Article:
WEST COAST RACING FATALITIES SPARK INQUIRIES
On April 28, a sailboat taking part in the Lexus Newport to
Ensenada Yacht Race was lost, along with her four-person crew.
That followed an April 14 tragedy, also in California, where five
sailors lost their lives during the Full Crew Farallones Race, off the
coast of San Francisco. At press time in May, both accidents were
under investigation by the U.S. Coast Guard and US SAILING.
For an update, visit www.BoatUS.com/magazine
season upon us,
it’s a great time to
do a thorough inspection
of your boat.
One simple way to make sure
everything is covered is to get a
Vessel Safety Check offered by
the Coast Guard Auxiliary and the
United States Power Squadrons.
The VSC program, now sponsored by BoatU.S., is a courtesy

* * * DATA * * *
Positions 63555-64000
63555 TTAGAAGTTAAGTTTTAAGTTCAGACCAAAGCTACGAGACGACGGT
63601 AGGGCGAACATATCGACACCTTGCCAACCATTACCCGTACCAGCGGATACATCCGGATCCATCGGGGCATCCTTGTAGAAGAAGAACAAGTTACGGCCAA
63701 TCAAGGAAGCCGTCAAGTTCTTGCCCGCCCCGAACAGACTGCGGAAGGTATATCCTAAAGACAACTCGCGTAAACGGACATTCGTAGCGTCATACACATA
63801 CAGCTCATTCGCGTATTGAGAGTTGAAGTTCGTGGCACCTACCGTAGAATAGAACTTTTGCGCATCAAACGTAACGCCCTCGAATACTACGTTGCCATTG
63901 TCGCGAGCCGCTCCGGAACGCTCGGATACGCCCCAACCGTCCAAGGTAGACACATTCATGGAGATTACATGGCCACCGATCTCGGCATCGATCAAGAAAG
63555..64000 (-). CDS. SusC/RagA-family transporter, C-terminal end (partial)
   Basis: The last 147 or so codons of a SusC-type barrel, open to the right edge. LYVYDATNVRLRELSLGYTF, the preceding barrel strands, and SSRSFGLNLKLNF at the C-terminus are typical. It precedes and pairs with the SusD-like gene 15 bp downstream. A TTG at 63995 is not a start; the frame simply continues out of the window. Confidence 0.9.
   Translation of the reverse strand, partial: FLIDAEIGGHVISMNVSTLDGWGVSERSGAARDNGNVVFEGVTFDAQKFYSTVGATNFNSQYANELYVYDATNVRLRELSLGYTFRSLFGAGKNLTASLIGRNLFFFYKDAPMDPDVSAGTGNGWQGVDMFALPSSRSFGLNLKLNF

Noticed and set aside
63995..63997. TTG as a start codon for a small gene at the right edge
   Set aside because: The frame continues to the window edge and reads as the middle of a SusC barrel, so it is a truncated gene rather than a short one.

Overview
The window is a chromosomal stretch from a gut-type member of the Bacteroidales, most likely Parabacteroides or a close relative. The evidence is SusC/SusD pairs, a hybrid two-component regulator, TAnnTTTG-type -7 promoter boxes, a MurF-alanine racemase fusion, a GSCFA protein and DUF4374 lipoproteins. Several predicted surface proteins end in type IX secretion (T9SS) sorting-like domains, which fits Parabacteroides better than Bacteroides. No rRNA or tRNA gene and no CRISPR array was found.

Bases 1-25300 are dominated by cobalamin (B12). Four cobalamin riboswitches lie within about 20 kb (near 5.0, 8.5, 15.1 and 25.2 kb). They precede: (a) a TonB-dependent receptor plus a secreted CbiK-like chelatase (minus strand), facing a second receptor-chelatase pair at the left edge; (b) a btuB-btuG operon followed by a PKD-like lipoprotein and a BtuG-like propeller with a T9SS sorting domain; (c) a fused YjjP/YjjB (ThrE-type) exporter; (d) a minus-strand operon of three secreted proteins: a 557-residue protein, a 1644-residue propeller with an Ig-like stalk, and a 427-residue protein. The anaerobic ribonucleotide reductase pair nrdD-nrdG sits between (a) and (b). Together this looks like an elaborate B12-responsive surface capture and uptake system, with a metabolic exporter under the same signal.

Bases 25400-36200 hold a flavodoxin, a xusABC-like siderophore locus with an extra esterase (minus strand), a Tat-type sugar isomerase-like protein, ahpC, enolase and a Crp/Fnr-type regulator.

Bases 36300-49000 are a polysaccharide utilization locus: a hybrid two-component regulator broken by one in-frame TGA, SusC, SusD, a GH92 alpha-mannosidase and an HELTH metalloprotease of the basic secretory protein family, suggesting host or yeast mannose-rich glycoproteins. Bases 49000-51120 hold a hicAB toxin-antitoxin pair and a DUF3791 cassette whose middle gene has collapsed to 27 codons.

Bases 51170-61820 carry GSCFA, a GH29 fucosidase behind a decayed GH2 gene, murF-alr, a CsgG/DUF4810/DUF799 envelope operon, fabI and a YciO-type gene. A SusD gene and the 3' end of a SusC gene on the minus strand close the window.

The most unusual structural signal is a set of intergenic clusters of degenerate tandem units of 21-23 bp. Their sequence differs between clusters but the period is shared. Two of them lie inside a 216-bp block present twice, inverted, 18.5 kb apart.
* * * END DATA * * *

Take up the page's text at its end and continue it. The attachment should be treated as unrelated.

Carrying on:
safety examination of your boat.
Volunteers will also make recommendations for gear and practices
to help make your boat safer. To
get a VSC, visit www.safetyseal.net
STEVE LIBERT WAS 13 when he first heard about the explorer René-Robert Cavelier, sieur de La Salle, from his
history teacher, but the story stuck with
him, especially the bit about La Salle’s ship
the Griffin. Finished in 1679, the Griffin (or
Le Griffon, si vous preferez) was one of the
first European ships built in the New World.
In September of that year, La Salle left the
ship to explore by canoe, a journey that
would eventually lead him to the Mississippi
River and to claim the surrounding land
for France. After riding out a storm near
Mackinac Island, the Griffin sailed for the
Niagara River, never to be seen again. Libert,
now 58, remembers the teacher ending the
tale of the wreck by saying, “Maybe one day
someone in this room will find it.”
And maybe someone did. Libert, who
lives in Virginia but summers in Charlevoix,
Michigan, believes he’s found the wreck of the
Griffin after decades of searching. His quest
gathered interest as he spent summers div-
ing from his 18-foot Achilles inflatable, relying
on historical documents to focus the search.
While he admits that more work must be done